# Linear least squares in $\mathbb{R}^{3}$ with three data points.

Given data points in the form $(x,y,f(x,y)) = (1,1,7),(1,3,0),(1,-1,8)$, find the least squares solution $\hat x$ to the system of equations $Ax=b$.

Is there enough information to use least squares? The solution created $A$ using the $x$ and $y$ coordinates and $b$ using $f(x,y)$. I do not understand this problem. How can you solve for $\hat x$ when you do not know anything about the function? Isn't it presumptuous to assume a linear relationship?

## 2 Answers

1. Yes, you got enough information to construct the projection matrix $H$, $$H=X(X'X)^{-1}X',$$ where $X=\begin{pmatrix} 1,\,\, 1\\ 1,\,\, 3\\ 1,-1 \end{pmatrix}$, then $Hy=\hat{y}$ where $y=(7,0,8)'$, gives you the least square solution which is $(5,1,9)'$.

2. You do not necessarily assume linear relationship between $y$ and $x$, you may view the least square solution as a linear approximation of $f(y,x)$ based on $x$. So, basically your assumption is of more technical nature like estimability of the linear (affine) approximation of $y$ using $x$.

We are given a sequence of measurements $\left\{ x_{k}, y_{k}, f_{k} \right\}_{k=1}^{3}$. Generally, we could hope to find three fit parameters, a trial function like $$f(x,y) = c_{0}g_{0}(x,y) + c_{1}g_{1}(x,y) + c_{2}g_{2}(x,y)$$ where the functions $g$ are linearly independent.

You asked about the linear case where $$f(x,y) = c_{0} + c_{1}x + c_{2}y.$$ That problem looks like this \begin{align} \mathbf{A} c &= F \\[5pt] % \left[ \begin{array}{ccc} 1 & x_{1} & y_{1} \\ 1 & x_{2} & y_{2} \\ 1 & x_{3} & y_{3} \end{array} \right] \left[ \begin{array}{c} c_{0} \\ c_{1} \\ c_{2} \end{array} \right] &= \left[ \begin{array}{c} f_{1} \\ f_{2} \\ f_{3} \end{array} \right] \\[5pt] % \left[ \begin{array}{ccr} 1 & 1 & 1 \\ 1 & 1 & 3 \\ 1 & 1 & -1 \end{array} \right] \left[ \begin{array}{c} c_{0} \\ c_{1} \\ c_{2} \end{array} \right] &= \left[ \begin{array}{c} 7 \\ 0 \\ 7 \end{array} \right] \end{align} The is no solution vector $c$ which satisfies this equation, so instead of asking that $\mathbf{A}c-F = 0$, we ask instead that $\mathbf{A}c-F$ be as small as possible.To measure length, we must select a norm, and the choice here is the $2-$norm of least squares.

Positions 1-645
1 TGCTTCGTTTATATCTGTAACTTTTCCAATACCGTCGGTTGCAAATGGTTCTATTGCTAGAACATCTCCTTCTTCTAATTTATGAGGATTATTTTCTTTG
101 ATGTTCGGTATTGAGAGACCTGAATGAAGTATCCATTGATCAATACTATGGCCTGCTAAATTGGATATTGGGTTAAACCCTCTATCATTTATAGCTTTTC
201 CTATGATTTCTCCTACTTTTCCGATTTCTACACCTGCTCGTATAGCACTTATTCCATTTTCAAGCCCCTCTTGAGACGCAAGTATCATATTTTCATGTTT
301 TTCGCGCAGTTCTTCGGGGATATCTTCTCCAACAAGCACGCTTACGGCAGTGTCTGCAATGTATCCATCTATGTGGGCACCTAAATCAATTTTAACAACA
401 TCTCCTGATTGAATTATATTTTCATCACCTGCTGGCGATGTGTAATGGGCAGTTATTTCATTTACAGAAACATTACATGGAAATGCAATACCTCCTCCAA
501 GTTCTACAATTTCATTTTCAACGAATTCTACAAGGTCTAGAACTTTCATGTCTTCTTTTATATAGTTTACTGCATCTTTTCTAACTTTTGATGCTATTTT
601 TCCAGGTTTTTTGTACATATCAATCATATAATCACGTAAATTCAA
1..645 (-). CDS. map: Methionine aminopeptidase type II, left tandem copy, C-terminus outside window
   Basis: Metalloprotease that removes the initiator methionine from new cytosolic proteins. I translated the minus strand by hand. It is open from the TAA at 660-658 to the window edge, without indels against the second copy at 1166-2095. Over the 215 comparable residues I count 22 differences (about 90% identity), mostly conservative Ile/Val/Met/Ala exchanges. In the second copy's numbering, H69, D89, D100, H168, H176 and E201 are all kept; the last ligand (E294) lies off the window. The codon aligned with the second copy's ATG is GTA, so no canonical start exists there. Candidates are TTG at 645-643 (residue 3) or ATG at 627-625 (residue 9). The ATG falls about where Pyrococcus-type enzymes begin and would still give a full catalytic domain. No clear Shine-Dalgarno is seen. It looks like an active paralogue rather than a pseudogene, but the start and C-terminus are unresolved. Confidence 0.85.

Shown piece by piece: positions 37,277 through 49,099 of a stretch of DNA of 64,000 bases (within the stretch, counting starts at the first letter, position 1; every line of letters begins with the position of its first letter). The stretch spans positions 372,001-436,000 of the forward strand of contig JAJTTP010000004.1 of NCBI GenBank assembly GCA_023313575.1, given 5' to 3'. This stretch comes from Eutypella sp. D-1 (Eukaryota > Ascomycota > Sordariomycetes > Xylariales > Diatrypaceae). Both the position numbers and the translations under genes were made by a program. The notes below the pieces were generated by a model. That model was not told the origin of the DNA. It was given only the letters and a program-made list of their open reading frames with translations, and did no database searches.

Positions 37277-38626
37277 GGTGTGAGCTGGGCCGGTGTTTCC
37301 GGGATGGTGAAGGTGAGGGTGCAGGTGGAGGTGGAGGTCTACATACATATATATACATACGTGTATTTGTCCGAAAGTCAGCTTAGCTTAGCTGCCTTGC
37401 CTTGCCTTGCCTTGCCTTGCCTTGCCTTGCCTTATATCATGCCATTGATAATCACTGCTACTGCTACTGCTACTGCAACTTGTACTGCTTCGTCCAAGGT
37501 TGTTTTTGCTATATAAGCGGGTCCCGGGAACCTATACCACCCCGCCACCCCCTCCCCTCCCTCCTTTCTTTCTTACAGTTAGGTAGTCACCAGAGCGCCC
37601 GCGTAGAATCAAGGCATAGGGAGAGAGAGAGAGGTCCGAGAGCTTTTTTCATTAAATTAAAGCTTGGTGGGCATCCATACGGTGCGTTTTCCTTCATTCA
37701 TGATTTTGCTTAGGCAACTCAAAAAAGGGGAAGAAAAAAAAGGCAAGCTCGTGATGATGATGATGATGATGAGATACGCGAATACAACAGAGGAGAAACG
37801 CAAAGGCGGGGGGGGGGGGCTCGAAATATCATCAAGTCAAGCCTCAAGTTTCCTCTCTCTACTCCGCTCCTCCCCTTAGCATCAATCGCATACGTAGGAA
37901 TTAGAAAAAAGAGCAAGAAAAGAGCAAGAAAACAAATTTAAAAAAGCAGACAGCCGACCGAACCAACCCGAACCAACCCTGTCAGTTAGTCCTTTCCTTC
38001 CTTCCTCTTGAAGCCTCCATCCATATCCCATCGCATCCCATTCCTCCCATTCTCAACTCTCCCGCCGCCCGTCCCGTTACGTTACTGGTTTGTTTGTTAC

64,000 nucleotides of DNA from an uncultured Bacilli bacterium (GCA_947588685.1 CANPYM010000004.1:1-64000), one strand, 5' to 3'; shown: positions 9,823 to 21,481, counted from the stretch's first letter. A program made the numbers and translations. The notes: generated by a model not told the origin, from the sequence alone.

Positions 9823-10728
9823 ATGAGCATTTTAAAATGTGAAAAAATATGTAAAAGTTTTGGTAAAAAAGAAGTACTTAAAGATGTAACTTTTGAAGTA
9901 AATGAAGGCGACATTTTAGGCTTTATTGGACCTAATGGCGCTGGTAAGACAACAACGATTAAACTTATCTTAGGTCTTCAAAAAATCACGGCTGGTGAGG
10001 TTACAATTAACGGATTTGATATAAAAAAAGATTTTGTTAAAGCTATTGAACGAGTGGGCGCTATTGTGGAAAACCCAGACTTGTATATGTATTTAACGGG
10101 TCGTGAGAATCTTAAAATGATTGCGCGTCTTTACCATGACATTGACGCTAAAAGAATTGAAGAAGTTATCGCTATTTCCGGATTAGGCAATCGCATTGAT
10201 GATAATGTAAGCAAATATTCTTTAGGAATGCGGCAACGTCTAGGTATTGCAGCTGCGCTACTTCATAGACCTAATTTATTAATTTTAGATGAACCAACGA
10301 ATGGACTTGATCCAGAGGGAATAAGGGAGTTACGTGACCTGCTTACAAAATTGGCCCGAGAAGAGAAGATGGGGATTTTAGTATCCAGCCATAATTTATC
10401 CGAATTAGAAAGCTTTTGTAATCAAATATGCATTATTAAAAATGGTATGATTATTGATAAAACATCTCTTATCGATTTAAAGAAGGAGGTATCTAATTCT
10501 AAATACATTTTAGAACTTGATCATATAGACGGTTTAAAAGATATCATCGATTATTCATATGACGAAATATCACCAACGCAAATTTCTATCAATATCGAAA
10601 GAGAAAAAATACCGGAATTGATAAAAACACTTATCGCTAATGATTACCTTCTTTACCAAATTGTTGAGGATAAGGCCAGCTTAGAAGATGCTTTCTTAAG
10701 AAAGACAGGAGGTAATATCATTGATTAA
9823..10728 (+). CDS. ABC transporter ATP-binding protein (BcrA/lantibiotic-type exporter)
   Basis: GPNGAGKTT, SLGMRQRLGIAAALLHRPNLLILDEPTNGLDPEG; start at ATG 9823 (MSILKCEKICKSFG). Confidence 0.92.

The least squares solution is $$c_{LS} = \mathbf{A}^{\dagger}F + \left(\mathbf{I}_{3} - \mathbf{A}^{\dagger}\mathbf{A} \right) y, \quad y\in\mathbb{C}^{3}$$

There is a problem with this model in that the first two column vectors of $\mathbf{A}$ are identical. This matrix has rank $\rho = 2.$ We can't use the normal equations.

Using the SVD, $$\mathbf{A}^{\dagger} = \frac{1}{24} \left[ \begin{array}{ccr} 4 & 1 & 7 \\ 4 & 1 & 7 \\ 0 & 6 & -6 \\ \end{array} \right]$$ and the full solution is $$c_{LS} = \frac{1}{24} \left[ \begin{array}{r} 77 \\ 77 \\ -42 \end{array} \right] + \alpha \left[ \begin{array}{r} -1 \\ 1 \\ 0 \end{array} \right].$$

The least squares fit is the best fit, but it may not be a good fit. That is, given the trial function, the method will find the best parameters. But the trial function may be bad.

The residual error vector $$r(c_{LS}) = \frac{1}{6} \left[ \begin{array}{r} -14 \\ 7 \\ 7 \end{array} \right].$$ The total error is $r\cdot r = \frac{49}{6} \approx 8.2.$